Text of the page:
Experienced entrepreneurs and company managers have enumerated steps business owners must follow if they want their businesses to go beyond the first generation.
According to them, successful entrepreneurs must deliberately and systematically groom their successors and ensure that they (the successors) understand the operational environment.
Olusoji Majekodunmi, former company secretary, UAC plc and past president of Institute of Chartered Secretaries and Administrators of Nigeria (ICSAN), said one of the factors that kill business succession is the penchant to train successors in a different economic and political environment and expect them to assume the position of managing director once they are back.
According to Majekodunmi, there is also absence of efficient planning among business owners, which makes succession difficult.
“One of the problems faced by family businesses is the lack, in most cases, of a deliberate and systematic plan in the transfer of the ownership of the business from one family to the next, thereby leading to the death of the business after the original founder is gone,” he said at the public lecture commemorating the 40th anniversary of S.E Nomuoja &Co., held last Friday in Ikeja, Lagos.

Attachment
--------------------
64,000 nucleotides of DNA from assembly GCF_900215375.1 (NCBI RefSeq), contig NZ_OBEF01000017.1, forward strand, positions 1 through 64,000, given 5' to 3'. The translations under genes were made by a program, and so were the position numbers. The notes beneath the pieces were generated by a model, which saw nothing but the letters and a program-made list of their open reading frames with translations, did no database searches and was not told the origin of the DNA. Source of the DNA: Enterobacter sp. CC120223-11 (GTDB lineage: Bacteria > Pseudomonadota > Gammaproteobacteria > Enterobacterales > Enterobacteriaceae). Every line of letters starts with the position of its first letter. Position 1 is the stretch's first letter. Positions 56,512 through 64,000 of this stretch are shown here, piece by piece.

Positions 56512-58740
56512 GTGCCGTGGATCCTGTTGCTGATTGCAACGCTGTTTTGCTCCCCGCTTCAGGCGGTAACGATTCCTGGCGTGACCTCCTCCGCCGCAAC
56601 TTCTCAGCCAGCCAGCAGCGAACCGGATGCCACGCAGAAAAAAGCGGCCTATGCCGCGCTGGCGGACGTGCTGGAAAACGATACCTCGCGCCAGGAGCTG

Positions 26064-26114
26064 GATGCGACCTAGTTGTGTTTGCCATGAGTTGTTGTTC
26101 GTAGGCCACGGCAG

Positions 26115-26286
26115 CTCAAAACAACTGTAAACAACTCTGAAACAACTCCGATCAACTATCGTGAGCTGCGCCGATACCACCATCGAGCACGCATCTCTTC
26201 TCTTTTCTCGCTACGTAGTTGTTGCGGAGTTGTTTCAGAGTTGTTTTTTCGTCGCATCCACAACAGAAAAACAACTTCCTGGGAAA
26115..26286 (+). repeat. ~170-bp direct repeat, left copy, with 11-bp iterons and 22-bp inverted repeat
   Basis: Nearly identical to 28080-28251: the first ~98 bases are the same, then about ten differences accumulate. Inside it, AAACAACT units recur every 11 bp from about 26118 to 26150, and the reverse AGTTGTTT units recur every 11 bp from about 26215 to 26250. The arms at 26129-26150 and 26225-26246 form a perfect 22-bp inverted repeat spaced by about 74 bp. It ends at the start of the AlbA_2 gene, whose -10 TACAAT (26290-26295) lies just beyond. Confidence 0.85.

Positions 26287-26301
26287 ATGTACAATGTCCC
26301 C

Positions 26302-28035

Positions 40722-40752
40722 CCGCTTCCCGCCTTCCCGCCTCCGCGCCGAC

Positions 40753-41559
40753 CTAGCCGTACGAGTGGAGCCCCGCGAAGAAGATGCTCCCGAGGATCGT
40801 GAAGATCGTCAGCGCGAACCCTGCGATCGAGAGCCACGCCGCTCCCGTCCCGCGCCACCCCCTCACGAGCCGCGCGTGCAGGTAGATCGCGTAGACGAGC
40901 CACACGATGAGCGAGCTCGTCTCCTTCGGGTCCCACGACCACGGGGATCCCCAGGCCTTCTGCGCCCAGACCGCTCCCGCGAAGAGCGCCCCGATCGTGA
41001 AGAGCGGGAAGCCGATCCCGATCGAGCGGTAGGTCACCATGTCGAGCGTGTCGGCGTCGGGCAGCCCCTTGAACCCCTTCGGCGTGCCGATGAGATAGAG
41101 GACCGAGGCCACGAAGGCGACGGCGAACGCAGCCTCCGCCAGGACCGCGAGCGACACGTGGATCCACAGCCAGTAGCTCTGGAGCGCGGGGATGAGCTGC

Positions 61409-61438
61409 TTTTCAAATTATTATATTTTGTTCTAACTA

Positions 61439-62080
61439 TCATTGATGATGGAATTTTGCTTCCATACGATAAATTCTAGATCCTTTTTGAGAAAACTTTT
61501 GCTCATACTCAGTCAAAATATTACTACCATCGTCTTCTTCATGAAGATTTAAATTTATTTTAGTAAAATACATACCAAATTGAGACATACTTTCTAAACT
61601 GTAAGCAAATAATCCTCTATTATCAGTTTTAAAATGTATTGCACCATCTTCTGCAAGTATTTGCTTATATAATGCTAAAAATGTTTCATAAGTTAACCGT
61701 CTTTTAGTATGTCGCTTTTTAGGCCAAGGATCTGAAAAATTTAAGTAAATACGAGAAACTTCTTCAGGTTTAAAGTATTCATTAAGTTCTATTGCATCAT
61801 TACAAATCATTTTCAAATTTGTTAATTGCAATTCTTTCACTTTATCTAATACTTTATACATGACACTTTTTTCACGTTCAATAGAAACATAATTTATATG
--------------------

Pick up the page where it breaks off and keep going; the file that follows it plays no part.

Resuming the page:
“Again, experience has shown that in most businesses, the frugality of the founder is replaced with profligacy, with successor siblings shovelling out monies raked in by the founder,” he said.
He pointed out that the non-transferability of integrity from the original owner to the successor is one key reason why many business owners do not like revealing certain secrets to their successors
“Culturally, assuming that a man who has the power to disappear transfers this to a successor who has a criminal tendency, do you not think that this successor can decide to pull himself into a bank where he will take all the people’s money?” he asked, rhetorically.
“This is about integrity. Again, there is also the problem of ‘qualified but not suitable’. Many people have paper qualifications but cannot put what they claim to have into practice,” he explained.
He said that late S.E Nomuoja deliberately and systematically trained four of his children to succeed him as chartered secretaries, urging the young generation to emulate this.
Benedicta Ovoke Sadare, daughter of late S.E Nomuoja and managing partner of S.E. Nomuoja &Co, said the firm is the first indigenous firm of chartered secretaries and administrators in the country.
According to Sadare, an entrepreneur is expected to establish a clear and meaningful strategic development process for easy succession with a view to sustaining the business, adding that the firm is ready for partnership with interested organisations and will strive to exist in the next forty years.
Businesses such as UAC, Unilever, Quaker Oat Company, among others, have lasted beyond one generation. Nigerian businesses hardly outlast their founders owing to attitudinal, political and environmental challenges.
Ayinla Olatunde Abudu, chairman of the occasion and lawyer, said efficient management, as demonstrated by late S.E Nomuoja, is one factor that can make a business last for several generations.
- Dangote Commissions $250 Million Cement Factory In Cameroun
- How Nigerian Entrepreneurs Can Benefit From Lifting Of Iran Sanction